Foods to create a mood: ‘Plants with benefits’

Guacamole, celery sticks, almonds and licorice, topped off with a cup of cocoa. That may not sound like ingredients for a romantic Valentine’s Day menu. But if you want to set the mood for love, those foods all offer something a little extra to help nature take its course.

Whether by suggestion or chemistry, these foods have enough aphrodisiac qualities to spur romance.

Author Helen Yoest calls them “plants with benefits.” That’s also the theme of her fun and provocative gardening/cookbook, “ Plants With Benefits: An Uninhibited Guide to the Aphrodisiac Herbs, Flowers and Veggies in Your Garden” ($17.95, 146 pages), just released by St. Lynn’s Press.

Yoest, 57, is a longtime garden writer who stumbled onto a universal topic: sex. Her work has appeared in Better Homes & Gardens, Martha Stewart Living and many other magazines. Author of a previous gardening book, she serves as the national gardening expert for

Originally, she planned to write a garden book about plants that stimulated the senses by smell, taste or touch. Instead, she found a collection of edibles that were just plain stimulating.

“I didn’t plan to write a botanical Kama Sutra,” she said during a phone interview from her Raleigh, N.C., home. “I was researching avocados, and I stumbled on all these wonderful facts.”

Such as the Aztec name for the fruit – ahuacatl – means “testicle,” probably because avocados often grow in pairs on the tree. Avocados became a symbol of fertility. According to anthropologists, Aztec families locked up their virgin daughters during avocado harvest.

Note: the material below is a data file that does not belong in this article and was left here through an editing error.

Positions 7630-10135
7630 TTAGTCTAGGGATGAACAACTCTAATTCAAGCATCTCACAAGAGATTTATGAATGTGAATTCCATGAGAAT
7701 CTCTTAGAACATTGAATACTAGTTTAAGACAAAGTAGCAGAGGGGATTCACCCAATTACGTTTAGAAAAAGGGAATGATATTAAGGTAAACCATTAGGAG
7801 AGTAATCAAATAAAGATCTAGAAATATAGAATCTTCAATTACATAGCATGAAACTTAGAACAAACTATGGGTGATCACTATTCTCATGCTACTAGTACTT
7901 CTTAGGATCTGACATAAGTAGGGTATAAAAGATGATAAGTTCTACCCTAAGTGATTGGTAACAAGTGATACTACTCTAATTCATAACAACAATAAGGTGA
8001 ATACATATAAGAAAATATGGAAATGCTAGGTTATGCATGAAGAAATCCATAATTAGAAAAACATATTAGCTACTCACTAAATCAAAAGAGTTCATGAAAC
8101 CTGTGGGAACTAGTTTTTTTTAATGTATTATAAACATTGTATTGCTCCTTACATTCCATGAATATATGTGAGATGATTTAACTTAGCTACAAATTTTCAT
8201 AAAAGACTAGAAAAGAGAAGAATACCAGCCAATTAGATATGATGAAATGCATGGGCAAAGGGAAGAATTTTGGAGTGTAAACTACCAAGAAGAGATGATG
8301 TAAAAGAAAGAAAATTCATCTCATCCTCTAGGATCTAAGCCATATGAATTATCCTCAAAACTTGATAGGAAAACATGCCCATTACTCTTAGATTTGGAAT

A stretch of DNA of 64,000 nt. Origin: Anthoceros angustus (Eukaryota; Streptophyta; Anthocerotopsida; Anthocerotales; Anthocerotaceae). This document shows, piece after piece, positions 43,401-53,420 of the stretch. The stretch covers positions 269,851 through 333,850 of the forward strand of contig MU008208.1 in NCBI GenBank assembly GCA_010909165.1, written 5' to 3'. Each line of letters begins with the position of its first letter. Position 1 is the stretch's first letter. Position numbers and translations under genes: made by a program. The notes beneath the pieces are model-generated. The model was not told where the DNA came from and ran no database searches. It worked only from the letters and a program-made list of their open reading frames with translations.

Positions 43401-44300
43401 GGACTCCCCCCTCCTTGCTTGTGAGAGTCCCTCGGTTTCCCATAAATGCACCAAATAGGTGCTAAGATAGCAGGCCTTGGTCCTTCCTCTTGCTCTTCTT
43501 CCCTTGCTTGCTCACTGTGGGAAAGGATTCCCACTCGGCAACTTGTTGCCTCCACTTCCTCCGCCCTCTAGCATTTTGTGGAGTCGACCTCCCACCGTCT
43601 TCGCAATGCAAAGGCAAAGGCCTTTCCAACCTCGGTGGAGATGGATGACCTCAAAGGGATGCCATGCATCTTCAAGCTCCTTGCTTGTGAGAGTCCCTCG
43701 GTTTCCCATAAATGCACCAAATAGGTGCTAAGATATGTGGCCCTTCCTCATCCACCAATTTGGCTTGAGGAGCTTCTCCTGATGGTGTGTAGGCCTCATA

But avocado’s appeal wasn’t all coincidental to how it hangs on the tree. Avocados are rich in folate (vitamin B-9), which stimulates semen production. They also contain zinc, potassium, fatty acids and other vitamins that boost health and potentially performance.

Yoest knew she was hooked.

“The book is meant to be a fun thing,” Yoest said. “I’m this mild-mannered gardener that stumbled into this. ... I just happened to be in the right place at the right time. It’s a hot topic.”

Her book definitely has stimulated interest.

“Don’t bother with the oysters and puffer fish,” wrote Southern Living’s Steve Bender. “According to my friend Helen Yoest, you can turbocharge your love life with some garlic, ginger, asparagus, pine nuts and bananas.”

“ ‘Plants With Benefits’ is a must-have catalog of plants that will satisfy all your libidinous botanical curiosities,” wrote Country Garden’s James Baggett. “Good luck not getting emotionally invested.”

“Plants With Benefits” may be the first book about selecting edible garden plants for their sex appeal. Yoest backed up her 45 choices with scientific research as well as folklore.

“History is full of lore about the lengths people went to for aphrodisiacs and the concoctions they came up with,” she said. “Once you get it in your head that something works, you’re halfway there.”

The biggest surprise for Yoest? “Almonds,” she said. “Just the smell of almonds can be effective on women. That almond paste smell just does it for me. (As an aphrodisiac), it revealed itself to be true.”

Almonds also contain amino acids, which increase arousal.

To qualify as a potential aphrodisiac, each food plant had to have at least one of four qualities, Yoest explained.